Cincinatti Zoo name contest for baby hippo draws over 90,000 suggestions

·2 min read

A zoo in the US has received more than 90,000 name suggestions for their newest arrival, a baby hippo who was born last week.

The little male hippo was born in Cicinatti Zoo and is the baby brother of Fiona the hippo, who went viral when she was born two months prematurely in 2017.

Now, zookeepers have narrowed the potential names for the bundle of joy to Fritz and Ferguson.

Updating followers on the zoo’s official Instagram page on Thursday (11 August), the animal care team said: “Thanks for the great name suggestions! The Hippo Team had the tough task of narrowing down 90,000 names and have chosen Fritz and Fergison as their favourites.

“Both sound great with Fiona! Which do you like best? We’ll announce the team’s final decision on 15 August!”

Cincinatti Zoo encouraged fans to vote for their favourite name online.

Thousands of people left comments under the post, showing just how divided the public is between the two names.

“Fritz! Same amount of letters as Fiona,” one person reasoned.

However, another said: “Ferguson! Ferg for short. Fiona and Ferg sound great together!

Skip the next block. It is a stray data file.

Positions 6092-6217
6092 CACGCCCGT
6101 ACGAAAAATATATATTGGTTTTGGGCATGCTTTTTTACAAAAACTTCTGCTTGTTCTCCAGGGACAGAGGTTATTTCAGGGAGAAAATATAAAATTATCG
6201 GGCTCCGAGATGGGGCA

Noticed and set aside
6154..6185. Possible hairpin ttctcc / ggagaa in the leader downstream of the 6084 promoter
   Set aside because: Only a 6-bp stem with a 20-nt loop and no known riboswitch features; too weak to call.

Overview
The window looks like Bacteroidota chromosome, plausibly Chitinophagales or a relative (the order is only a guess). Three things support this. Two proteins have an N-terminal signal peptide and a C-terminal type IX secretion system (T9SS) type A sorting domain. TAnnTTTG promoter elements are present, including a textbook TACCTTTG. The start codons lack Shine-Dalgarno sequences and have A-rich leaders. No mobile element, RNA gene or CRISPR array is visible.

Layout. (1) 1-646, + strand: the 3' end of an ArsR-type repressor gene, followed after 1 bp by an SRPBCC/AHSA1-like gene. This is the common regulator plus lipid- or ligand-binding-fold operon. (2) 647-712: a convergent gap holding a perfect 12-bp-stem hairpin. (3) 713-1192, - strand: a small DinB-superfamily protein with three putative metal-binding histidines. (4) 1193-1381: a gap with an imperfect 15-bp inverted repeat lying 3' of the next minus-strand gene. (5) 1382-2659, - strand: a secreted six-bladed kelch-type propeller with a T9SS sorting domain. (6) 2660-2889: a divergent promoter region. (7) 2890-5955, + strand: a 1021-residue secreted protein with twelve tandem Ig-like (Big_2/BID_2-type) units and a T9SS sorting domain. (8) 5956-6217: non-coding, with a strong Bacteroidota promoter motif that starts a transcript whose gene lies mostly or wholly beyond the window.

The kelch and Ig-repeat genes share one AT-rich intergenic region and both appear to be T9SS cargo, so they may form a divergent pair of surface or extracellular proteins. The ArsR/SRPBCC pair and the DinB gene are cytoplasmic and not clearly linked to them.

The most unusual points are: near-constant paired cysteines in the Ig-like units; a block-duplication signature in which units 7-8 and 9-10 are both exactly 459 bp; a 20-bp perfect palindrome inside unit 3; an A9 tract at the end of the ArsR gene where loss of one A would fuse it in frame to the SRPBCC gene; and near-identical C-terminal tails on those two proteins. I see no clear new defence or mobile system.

The baby hippo, who will grow to an average of 3,500 to 9,920 pounds (1,587 to 4,499kg) as an adult male, was born on Thursday night (4 August).

In an interview with NBC, Cincinatti Zoo spokesperson Amy Labarbara said: “He’s amazing. He’s doing so well. He’s so strong. Just staying right with his mum and doing everything we want a baby hippo to do. He’s swimming and doing just great.”

Staff at the zoo found out that 23-year-old hippo Bibi was pregnant for a second time in April 2022.

During her first pregnancy, in which Bibi gave birth to Fiona, the baby female calf weighed only 29 pounds and was not able to stand on her own.

Christina Gorsuch, the zoo’s director of animal care, said in a press release that the new calf “weighs at least twice as much as Fiona did and is already walking”.

Zookeepers confirmed the gender of the baby hippo on Monday (8 August), adding: “We’re just happy that the calf is healthy. The sex didn’t matter much to the hippo team, but it will be interesting to observe and compare the behavioral differences between a hand-raised girl and a mom-raised boy.

“Will this calf be as comfortable with humans as Fiona is? Will he be less independent? Will he love cameras?”